Other essential items you will need include protective gloves, a collection bucket for retrieved items, a carabiner to secure the rope and prevent losing the magnet in the water, and a thread lock.

Magnet fishing pros may also use grappling hooks to extract even larger objects from the water.

How to tie a magnet fishing knot

To tie a knot suitable for magnet fishing, start by forming a loop at the end of the rope. Pass the loop through the eye of the magnet, then bring it back over the magnet and thread it through the loop. Pull the knot tight to secure the magnet in place.

Next, create a figure of eight knot by crossing the rope over itself to form two loops, then thread the end of the rope through both loops and pull tight.

Always test that the knot is strong and secure before fishing to avoid losing your magnet in the water.

Where can you go magnet fishing?

Magnet fishing offers a wide range of promising locations. Some prime spots include:

  1. Canals and rivers: These water bodies are popular among magnet fishers due to their historical significance and the likelihood of finding old coins, discarded tools and even weapons.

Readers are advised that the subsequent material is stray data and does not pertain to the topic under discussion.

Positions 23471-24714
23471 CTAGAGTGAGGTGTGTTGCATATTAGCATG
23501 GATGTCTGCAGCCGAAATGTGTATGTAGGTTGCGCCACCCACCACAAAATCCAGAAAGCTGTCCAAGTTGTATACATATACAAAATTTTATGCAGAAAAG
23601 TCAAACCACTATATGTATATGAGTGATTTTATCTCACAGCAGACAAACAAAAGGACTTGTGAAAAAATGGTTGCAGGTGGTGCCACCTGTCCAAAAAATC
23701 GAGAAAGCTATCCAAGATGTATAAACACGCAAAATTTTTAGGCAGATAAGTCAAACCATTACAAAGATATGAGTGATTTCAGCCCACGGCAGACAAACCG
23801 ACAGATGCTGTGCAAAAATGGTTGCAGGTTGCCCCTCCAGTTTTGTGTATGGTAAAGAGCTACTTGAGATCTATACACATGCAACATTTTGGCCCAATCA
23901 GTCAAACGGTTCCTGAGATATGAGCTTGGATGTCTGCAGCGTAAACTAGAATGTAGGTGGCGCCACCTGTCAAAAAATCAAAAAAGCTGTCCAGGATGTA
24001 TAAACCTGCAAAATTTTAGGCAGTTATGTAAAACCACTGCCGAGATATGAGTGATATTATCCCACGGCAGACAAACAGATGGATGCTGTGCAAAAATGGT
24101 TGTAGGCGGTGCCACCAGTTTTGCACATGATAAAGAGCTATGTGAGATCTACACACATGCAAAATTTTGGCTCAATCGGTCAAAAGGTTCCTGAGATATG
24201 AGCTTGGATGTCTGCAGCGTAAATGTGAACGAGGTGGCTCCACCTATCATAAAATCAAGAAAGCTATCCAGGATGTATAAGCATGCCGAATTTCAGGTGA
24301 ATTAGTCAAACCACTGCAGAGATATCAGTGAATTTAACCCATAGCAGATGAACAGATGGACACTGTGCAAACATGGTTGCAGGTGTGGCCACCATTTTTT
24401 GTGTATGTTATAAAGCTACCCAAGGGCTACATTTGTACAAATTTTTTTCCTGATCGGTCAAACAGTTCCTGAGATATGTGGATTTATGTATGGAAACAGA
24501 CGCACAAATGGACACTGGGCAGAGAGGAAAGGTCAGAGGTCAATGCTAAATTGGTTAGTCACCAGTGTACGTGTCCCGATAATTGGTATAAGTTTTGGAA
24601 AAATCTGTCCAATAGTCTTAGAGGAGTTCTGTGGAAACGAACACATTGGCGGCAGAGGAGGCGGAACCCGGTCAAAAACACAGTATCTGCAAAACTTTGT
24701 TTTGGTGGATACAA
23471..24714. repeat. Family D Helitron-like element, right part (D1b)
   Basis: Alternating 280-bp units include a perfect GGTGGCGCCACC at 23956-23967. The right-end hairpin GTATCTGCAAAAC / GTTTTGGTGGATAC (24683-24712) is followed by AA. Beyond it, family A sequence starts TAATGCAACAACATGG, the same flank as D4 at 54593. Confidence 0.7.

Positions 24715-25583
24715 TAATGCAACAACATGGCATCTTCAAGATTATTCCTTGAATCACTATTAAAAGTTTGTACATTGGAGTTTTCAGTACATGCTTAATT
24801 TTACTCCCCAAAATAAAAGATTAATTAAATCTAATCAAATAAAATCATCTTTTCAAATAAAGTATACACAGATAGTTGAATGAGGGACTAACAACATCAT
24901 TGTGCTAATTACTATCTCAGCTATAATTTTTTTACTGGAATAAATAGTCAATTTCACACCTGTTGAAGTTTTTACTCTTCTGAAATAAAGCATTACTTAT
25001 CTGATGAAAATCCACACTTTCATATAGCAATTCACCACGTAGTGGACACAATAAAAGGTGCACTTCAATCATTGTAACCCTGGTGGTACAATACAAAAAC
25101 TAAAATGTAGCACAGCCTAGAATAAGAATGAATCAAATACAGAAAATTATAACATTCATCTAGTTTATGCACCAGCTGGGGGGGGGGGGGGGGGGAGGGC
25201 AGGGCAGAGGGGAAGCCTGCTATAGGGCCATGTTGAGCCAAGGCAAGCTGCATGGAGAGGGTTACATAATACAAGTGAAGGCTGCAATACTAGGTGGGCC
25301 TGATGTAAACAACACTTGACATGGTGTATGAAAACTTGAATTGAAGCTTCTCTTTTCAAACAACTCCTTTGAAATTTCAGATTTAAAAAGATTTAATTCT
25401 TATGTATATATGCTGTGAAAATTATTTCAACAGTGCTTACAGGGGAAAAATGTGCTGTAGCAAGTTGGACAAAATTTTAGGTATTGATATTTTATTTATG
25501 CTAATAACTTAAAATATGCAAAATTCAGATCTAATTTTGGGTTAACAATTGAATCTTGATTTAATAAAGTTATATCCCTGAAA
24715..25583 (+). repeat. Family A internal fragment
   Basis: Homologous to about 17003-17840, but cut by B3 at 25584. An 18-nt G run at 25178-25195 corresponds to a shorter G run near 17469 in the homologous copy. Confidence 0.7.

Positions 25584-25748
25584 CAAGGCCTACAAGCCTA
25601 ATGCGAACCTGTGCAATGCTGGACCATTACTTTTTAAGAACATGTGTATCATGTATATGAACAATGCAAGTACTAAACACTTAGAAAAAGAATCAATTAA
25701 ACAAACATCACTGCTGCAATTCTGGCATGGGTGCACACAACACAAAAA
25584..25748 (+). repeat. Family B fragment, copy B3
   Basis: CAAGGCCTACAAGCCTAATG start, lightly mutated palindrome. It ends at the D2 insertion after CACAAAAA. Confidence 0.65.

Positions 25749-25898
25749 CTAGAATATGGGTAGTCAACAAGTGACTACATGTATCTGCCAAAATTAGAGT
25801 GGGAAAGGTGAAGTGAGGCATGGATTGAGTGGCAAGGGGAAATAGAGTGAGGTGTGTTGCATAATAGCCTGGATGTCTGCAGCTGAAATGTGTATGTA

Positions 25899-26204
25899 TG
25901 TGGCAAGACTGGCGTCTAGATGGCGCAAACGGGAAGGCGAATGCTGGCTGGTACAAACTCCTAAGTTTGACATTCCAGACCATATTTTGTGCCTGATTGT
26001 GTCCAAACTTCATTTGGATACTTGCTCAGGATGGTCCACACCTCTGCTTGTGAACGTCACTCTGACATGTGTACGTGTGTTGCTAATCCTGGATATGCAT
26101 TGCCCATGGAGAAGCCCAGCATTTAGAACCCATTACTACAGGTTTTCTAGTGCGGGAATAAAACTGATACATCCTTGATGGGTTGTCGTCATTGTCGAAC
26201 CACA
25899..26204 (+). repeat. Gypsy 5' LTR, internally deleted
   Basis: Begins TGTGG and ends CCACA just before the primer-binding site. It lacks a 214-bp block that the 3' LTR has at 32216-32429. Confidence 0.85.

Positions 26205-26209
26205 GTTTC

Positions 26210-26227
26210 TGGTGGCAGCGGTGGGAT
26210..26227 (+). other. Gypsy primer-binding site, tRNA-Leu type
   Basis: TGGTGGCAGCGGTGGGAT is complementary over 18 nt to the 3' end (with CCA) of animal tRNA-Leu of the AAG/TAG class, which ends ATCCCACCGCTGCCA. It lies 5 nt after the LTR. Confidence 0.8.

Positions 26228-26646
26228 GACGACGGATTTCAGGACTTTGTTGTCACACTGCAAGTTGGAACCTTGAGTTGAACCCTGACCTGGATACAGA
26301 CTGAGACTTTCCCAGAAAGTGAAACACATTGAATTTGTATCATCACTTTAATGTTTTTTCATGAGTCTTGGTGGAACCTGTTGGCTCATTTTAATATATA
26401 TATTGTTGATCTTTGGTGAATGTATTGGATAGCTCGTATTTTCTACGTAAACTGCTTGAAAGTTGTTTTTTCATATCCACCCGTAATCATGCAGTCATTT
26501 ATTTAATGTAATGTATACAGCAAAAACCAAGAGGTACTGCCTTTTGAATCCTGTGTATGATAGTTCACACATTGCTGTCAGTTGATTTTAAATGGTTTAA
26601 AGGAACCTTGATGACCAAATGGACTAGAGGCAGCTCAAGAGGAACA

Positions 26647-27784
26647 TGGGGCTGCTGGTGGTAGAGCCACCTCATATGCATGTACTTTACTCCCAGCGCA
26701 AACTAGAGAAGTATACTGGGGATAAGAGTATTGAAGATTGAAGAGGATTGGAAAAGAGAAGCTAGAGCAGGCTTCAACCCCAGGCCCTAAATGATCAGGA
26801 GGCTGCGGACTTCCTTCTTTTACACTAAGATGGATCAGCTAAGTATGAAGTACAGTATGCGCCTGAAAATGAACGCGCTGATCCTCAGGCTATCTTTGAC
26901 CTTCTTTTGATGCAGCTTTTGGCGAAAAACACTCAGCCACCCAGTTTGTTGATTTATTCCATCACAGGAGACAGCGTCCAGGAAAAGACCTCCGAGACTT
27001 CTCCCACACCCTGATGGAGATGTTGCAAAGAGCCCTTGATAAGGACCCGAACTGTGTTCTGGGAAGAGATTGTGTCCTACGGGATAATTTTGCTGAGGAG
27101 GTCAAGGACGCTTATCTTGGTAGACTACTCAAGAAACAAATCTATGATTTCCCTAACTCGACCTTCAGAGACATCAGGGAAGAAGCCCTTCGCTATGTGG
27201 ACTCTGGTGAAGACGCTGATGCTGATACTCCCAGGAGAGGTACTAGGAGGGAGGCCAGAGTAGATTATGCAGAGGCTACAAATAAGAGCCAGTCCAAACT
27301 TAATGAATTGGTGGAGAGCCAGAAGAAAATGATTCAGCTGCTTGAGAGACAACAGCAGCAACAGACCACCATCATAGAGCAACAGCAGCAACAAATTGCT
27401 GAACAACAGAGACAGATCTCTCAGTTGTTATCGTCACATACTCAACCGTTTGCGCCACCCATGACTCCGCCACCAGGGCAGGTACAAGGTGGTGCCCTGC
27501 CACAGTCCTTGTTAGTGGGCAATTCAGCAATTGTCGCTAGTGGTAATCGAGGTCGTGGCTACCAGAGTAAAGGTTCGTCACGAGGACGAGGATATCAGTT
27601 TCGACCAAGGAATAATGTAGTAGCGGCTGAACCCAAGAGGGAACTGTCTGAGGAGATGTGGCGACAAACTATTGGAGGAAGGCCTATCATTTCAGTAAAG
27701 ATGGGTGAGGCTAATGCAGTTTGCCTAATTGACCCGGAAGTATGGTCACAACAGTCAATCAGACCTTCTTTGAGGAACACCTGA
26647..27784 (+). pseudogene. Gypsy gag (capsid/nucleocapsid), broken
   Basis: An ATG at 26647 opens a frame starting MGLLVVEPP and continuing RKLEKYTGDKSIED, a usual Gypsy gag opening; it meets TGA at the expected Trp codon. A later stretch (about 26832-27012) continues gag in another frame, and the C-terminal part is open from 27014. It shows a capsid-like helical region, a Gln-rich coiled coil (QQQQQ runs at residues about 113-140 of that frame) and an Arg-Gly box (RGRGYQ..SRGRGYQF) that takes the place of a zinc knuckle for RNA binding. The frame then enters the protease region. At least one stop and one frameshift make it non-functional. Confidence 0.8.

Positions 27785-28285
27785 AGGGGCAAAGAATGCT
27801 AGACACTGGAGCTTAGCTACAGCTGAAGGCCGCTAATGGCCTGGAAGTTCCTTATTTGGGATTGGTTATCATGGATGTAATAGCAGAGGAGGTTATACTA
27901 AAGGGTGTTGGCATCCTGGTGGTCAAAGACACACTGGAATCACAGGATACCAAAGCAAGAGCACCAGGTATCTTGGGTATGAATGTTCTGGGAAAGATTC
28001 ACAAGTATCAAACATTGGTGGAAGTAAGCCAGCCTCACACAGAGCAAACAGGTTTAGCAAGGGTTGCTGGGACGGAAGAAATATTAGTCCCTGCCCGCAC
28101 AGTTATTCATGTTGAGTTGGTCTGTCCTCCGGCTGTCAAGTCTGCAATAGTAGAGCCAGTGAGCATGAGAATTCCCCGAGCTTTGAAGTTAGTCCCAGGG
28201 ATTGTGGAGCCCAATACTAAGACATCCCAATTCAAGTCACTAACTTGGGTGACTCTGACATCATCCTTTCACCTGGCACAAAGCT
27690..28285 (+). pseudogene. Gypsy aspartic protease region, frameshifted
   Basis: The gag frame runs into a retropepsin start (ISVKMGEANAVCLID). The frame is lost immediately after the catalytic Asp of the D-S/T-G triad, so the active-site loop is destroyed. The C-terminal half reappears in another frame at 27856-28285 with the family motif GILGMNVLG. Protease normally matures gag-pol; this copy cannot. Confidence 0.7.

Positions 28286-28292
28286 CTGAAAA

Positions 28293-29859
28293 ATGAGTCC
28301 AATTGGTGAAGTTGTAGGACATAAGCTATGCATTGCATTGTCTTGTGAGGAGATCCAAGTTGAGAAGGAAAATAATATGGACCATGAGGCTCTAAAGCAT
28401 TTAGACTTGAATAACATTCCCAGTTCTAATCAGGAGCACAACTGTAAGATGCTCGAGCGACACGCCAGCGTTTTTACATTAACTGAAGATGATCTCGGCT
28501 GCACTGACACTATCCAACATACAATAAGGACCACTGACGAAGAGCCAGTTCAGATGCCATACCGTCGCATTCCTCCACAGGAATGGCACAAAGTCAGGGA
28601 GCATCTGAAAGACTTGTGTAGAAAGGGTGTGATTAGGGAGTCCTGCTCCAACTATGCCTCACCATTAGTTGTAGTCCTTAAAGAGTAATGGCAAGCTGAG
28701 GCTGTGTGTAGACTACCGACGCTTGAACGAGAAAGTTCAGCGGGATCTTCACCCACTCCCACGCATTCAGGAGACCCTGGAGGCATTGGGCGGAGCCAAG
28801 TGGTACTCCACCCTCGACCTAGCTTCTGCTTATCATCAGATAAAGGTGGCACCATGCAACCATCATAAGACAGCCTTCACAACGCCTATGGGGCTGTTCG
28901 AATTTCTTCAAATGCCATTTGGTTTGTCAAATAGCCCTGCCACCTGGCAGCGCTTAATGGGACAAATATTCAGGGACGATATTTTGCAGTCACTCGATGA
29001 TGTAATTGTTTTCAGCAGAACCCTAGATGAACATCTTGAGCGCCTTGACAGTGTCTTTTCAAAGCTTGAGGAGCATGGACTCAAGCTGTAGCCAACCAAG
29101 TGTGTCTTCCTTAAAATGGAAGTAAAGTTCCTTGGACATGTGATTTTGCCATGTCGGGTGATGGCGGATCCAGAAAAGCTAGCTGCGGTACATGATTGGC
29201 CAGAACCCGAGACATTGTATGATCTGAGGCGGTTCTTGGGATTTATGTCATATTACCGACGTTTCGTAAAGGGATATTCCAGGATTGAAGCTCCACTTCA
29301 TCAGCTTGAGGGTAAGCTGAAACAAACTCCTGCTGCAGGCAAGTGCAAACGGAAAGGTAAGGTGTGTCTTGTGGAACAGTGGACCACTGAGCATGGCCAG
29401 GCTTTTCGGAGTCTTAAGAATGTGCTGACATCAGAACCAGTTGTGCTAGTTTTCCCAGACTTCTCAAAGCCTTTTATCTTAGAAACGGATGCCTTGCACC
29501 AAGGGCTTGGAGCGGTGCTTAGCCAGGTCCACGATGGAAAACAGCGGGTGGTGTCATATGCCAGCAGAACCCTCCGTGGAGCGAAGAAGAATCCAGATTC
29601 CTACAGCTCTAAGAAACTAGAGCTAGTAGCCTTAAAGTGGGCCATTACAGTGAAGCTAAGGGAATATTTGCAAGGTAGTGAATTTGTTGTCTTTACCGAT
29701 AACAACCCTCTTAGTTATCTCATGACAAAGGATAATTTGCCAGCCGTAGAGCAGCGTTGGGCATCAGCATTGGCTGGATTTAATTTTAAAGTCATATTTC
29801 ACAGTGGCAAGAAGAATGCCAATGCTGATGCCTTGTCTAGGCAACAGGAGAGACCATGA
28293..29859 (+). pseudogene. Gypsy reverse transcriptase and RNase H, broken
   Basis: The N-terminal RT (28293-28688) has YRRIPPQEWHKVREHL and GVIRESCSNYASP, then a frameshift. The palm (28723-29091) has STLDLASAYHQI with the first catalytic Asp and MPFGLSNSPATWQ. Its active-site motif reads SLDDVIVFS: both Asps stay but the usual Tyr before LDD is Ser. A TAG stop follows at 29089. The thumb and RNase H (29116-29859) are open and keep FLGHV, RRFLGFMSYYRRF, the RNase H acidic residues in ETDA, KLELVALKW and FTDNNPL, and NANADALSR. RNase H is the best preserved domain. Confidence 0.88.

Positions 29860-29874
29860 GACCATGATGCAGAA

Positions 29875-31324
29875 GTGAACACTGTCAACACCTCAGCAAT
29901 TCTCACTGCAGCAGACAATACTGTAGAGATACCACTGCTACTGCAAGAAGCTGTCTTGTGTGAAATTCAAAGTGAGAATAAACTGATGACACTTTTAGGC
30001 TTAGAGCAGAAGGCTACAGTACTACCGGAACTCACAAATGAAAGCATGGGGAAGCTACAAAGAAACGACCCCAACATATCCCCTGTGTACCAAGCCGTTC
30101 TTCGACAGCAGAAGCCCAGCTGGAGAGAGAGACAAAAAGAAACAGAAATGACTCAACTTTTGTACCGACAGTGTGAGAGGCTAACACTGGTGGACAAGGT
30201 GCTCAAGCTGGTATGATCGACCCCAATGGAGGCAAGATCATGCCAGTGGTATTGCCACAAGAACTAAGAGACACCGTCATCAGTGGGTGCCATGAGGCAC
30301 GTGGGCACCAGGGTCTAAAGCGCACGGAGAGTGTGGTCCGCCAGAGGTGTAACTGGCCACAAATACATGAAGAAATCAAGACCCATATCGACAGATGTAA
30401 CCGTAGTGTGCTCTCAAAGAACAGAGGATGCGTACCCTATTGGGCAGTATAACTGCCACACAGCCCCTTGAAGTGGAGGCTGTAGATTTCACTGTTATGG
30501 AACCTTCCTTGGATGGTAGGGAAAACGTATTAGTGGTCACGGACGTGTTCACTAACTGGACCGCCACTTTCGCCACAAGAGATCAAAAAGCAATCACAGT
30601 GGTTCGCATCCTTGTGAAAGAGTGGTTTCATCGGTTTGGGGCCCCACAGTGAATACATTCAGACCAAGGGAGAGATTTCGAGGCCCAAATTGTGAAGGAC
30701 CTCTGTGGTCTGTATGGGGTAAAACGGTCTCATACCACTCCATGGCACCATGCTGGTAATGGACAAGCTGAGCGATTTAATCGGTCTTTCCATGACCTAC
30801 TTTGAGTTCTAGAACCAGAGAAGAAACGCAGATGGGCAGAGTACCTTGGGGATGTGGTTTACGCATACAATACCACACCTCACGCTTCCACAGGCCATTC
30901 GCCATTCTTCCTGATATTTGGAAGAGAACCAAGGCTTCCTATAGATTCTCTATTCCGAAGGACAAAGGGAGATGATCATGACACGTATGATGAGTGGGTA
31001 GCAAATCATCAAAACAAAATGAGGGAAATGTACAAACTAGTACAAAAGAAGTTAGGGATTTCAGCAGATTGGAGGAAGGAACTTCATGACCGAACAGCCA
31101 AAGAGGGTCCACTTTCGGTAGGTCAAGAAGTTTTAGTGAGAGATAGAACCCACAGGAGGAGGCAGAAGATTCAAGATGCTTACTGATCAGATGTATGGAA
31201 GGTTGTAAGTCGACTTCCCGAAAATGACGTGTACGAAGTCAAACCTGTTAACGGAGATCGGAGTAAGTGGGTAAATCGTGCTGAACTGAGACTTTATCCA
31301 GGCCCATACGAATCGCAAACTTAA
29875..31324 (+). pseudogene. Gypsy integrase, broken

2. Docks and marinas: Areas where boats dock or are moored can be fruitful grounds for magnet fishing. People often accidentally drop items like keys, jewellery, or tools into the water while loading or unloading their boats.
  3. Piers and jetties: Similar to docks, piers and jetties attract magnet fishers because of the frequent human activity and the potential for items to be dropped or lost in the water.
  4. Lakes and reservoirs: These are excellent locations for magnet fishing, especially in areas where recreational activities like swimming, fishing, or boating occur.
  5. Historical sites: Sites with historical significance, such as old bridges, harbours, or ports, often hold hidden treasures beneath the water’s surface.
  6. Urban waterways: Any urban area with canals, rivers, or ponds can offer opportunities for magnet fishing.
  7. Beaches: While less common, magnet fishing on beaches can still offer some interesting finds.

Remember to always get the necessary permissions, respect local regulations, and prioritise safety and environmental conservation when exploring these sites.

What can you find magnet fishing?

Magnet fishing is a thrilling hobby that can offer some interesting discoveries, including antique coins, jewellery, tools, and even historical artefacts.